As mentioned above, the system creates module transactions first and then creates ledger entries based on the module transactions. This could lead to differences between module and ledger amounts, for many causes. For example, a user could accidentally post directly on the ledger account which is linked to the “accounts payable” module transactions. As a result, the system would create a ledger entry without any module transaction.
Let’s say the 200100 ledger account is specified in a vendor posting profile. If this account is used as shown in the image below, it would lead to differences between module and ledger data.
As a result, the system shows different amounts in the ledger and module reports: as an example, balances in the vendor aging reports (module report) don’t match balances in the trial balance (ledger report).
D365FO has an option to block manual entries in the ledger. It can be a good idea to activate this option in all accounts which are linked to modules.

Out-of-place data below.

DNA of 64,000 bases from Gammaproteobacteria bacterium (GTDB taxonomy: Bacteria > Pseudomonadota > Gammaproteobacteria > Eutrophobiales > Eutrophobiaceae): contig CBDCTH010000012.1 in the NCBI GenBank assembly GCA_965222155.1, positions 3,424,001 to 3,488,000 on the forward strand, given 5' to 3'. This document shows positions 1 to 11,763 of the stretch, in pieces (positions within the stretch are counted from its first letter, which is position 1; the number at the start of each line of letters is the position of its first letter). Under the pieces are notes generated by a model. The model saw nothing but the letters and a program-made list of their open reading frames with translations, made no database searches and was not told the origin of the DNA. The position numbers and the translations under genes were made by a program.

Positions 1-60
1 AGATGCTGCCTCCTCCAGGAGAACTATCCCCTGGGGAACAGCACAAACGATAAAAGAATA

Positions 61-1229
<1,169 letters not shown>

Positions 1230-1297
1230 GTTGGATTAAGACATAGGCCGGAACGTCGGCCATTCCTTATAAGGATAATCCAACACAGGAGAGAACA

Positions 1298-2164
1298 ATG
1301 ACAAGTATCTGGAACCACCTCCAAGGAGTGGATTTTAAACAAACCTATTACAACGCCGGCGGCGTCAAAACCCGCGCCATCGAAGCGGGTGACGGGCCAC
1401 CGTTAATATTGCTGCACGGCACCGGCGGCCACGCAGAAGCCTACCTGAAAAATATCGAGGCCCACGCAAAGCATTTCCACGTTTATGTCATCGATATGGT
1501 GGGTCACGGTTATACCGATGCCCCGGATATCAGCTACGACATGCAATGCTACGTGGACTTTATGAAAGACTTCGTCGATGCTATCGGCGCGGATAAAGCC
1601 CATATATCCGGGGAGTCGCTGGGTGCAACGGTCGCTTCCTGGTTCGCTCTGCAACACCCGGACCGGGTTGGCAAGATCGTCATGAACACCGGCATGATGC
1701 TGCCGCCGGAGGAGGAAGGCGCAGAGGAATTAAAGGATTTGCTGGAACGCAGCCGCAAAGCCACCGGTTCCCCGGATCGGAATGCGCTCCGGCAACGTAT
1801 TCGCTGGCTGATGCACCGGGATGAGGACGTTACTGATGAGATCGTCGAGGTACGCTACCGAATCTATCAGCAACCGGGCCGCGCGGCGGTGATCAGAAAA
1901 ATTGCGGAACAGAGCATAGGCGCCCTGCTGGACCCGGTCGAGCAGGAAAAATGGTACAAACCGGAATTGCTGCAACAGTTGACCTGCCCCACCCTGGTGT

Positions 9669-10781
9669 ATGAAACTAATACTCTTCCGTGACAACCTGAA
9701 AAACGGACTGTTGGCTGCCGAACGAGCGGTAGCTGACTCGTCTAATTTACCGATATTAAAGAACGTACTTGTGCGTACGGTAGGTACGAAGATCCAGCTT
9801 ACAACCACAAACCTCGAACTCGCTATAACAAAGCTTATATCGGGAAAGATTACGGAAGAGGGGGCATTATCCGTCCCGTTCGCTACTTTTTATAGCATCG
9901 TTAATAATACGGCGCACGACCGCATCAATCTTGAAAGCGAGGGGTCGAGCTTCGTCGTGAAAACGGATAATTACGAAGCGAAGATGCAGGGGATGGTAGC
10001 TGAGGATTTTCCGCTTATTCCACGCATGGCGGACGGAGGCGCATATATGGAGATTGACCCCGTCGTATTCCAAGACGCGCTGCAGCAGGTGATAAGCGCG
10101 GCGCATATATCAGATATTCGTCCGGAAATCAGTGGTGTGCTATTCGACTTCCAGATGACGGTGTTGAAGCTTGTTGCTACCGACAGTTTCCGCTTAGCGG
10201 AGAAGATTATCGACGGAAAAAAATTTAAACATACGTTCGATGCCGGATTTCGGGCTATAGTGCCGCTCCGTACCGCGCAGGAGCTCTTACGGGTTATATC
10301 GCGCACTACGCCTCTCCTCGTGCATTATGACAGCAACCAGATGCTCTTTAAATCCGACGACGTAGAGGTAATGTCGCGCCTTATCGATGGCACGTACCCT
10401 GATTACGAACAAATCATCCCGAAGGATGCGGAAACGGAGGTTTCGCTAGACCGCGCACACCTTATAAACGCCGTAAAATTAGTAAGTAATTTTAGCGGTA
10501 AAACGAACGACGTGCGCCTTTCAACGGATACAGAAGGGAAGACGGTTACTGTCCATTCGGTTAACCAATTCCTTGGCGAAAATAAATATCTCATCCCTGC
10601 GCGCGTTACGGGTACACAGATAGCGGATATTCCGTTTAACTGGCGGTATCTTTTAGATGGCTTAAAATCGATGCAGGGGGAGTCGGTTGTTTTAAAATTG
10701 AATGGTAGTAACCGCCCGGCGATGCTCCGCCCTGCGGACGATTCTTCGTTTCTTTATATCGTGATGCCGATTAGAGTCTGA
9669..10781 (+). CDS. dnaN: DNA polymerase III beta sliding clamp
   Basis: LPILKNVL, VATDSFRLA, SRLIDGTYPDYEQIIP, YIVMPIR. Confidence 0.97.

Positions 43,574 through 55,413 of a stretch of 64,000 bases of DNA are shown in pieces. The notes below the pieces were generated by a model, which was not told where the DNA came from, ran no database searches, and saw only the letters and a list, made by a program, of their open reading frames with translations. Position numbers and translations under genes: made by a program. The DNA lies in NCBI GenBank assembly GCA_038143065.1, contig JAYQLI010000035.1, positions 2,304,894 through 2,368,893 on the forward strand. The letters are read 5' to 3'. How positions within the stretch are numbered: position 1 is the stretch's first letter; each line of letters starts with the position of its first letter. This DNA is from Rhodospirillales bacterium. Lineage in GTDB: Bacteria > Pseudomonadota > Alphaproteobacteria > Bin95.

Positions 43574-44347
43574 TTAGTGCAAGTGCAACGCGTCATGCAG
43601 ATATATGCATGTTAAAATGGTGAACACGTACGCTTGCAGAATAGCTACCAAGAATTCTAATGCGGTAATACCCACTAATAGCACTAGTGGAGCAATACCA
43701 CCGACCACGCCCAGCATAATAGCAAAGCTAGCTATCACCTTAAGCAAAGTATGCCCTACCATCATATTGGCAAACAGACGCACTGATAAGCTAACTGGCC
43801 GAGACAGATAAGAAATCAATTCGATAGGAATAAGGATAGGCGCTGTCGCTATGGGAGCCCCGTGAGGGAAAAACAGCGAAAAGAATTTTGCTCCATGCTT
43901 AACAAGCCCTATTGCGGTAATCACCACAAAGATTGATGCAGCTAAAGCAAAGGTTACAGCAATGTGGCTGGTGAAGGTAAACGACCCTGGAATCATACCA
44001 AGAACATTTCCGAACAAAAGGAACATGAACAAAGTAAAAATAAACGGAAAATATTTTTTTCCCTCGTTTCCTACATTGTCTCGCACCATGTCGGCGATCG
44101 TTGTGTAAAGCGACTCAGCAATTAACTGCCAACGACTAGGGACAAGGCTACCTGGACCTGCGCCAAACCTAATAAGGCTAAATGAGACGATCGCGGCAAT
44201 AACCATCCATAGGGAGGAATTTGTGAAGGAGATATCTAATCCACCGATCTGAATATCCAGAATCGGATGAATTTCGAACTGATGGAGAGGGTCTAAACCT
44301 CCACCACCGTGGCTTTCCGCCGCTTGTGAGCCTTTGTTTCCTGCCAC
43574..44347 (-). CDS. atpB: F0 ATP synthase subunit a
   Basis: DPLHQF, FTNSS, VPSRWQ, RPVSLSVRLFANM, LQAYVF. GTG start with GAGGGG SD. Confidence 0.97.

The system also has a control if there are any differences between the vendor module and ledger amounts. The report is designed to compare data for a period. If you run the report with the parameters as in the image below, the report takes all ledger accounts from the vendor profiles, then fetches all ledger entries for these accounts, and then compares these entries with vendor transactions.
As the “Include details” parameter is on, the report shows a difference for every voucher.
In this blog post I have covered the core functionality regarding accounts payable. I hope you found it valuable.
Please feel free to share your thoughts about the topic in comments.
Thanks for reading!